ACA Changes in 2015 Aid Employer Health Plans

 

On December 18 President Obama’s signed the $1.1 trillion spending bill, which included bipartisan support from Congress to delay the Affordable Care Act’s unpopular Cadillac tax on employers.

This 40% tax on more expensive health plans will be suspended for 2018 and 2019, with groups such as the National Association of Health Underwriters calling for permanent repeal. The Cadillac tax is now scheduled to go into effect beginning January 2020.larrge

Many employers will also benefit from an earlier revision to the Affordable Care Act (ACA), signed into law by President Obama on October 7, 2015. The Protecting Affordable Coverage for Employers Act amended the definition of “small” employers to remain at 1-50 employees in 2016.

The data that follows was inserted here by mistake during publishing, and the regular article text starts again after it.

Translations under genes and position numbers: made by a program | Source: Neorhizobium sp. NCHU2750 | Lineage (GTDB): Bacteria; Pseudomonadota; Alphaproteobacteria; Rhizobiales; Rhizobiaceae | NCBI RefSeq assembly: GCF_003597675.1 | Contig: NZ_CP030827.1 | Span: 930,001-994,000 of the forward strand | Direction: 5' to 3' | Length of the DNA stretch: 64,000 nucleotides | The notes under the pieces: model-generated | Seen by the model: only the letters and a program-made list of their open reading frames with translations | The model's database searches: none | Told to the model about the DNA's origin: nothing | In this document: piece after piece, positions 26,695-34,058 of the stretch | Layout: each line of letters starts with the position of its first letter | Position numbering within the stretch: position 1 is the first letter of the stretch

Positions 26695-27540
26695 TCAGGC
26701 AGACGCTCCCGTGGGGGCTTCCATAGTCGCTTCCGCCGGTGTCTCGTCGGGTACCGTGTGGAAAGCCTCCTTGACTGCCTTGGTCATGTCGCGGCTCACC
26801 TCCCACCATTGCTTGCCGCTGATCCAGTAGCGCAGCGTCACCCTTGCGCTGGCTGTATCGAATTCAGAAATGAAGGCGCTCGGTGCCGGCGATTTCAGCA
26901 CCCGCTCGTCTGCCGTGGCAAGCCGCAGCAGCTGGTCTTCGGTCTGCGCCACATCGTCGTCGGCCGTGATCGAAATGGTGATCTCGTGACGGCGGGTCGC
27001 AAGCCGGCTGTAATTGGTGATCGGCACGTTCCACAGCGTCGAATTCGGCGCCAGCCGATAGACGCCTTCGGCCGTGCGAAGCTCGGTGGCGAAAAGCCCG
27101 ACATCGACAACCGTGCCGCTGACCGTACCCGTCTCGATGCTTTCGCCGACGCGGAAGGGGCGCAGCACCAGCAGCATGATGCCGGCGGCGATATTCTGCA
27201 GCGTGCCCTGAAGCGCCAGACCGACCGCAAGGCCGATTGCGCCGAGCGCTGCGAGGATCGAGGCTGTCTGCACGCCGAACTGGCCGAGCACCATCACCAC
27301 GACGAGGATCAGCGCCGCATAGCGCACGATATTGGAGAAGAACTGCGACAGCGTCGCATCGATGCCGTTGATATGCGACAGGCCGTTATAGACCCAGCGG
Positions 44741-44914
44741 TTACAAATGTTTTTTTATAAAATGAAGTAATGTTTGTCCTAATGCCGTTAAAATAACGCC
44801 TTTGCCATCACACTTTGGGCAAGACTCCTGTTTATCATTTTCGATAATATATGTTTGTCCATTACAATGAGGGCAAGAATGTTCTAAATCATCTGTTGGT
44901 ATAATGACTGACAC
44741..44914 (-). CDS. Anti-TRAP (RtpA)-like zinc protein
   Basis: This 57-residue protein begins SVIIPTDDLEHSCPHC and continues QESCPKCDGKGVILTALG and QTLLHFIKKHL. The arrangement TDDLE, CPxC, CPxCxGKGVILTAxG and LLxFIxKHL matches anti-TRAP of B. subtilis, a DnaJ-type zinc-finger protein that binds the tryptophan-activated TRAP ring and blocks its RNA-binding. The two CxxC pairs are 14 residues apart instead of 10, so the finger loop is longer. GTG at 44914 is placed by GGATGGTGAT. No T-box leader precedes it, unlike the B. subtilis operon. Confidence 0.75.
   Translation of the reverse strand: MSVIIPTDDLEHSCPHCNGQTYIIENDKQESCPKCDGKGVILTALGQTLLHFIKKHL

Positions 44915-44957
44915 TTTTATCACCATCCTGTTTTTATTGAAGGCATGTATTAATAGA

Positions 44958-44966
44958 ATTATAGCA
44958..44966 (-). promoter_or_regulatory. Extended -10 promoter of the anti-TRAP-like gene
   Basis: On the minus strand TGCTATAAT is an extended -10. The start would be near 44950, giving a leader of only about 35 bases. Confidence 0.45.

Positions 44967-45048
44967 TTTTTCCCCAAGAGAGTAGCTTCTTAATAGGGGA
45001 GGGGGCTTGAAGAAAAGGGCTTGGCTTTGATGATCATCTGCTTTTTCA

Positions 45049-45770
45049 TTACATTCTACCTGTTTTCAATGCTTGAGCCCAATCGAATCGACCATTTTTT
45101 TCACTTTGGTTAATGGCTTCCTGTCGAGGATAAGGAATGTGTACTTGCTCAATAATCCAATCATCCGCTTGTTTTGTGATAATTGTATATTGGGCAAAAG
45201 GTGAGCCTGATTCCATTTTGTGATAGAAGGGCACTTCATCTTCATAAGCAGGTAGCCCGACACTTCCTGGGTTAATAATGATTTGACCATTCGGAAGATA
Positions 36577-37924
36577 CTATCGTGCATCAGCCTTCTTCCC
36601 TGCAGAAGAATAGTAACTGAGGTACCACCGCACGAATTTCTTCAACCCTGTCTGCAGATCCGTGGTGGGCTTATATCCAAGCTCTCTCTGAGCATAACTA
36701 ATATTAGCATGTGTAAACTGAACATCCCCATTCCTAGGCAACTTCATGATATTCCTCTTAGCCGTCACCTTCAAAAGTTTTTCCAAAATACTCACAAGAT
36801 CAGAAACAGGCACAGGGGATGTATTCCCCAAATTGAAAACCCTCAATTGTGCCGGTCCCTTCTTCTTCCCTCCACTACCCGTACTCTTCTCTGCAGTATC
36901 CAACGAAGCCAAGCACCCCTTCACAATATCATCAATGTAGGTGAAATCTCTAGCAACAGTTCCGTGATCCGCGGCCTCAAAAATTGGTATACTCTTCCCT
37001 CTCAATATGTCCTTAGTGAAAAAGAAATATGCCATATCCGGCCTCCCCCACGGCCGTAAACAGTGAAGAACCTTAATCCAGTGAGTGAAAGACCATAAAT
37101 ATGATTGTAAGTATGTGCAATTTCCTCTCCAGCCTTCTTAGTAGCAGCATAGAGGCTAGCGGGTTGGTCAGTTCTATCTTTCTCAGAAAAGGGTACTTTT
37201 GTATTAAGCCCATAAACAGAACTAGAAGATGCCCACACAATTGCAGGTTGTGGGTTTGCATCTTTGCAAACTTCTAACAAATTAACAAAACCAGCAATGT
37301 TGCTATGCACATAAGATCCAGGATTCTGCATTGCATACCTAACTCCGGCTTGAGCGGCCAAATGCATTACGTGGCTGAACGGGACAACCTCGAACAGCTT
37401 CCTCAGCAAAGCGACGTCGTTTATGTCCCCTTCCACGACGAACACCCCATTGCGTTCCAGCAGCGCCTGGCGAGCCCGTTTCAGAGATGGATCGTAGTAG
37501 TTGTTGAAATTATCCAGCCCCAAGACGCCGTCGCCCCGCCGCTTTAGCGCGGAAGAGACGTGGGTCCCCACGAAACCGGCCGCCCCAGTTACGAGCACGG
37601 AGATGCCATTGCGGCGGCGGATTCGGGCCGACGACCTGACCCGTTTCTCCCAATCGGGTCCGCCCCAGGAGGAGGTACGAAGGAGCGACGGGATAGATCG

ACA dictates were scheduled to expand the small employer definition to 1-100, depending on each state’s decision. The expanded definition would have challenged many employers who would face new rating and benefit requirements.

“The more restrictive rating and benefit requirements could cause more groups sized 51-100 to self-insure, especially among those whose premiums would increase under the new rules,” the March 2015 brief stated.

Even with this change, ACA mandates continue to challenge these employers. For instance, businesses offering health benefits under ACA are impacted by mandated fees that can increase premiums. Self- funding continues to provide a strong and viable strategy to employers for managing these challenges.

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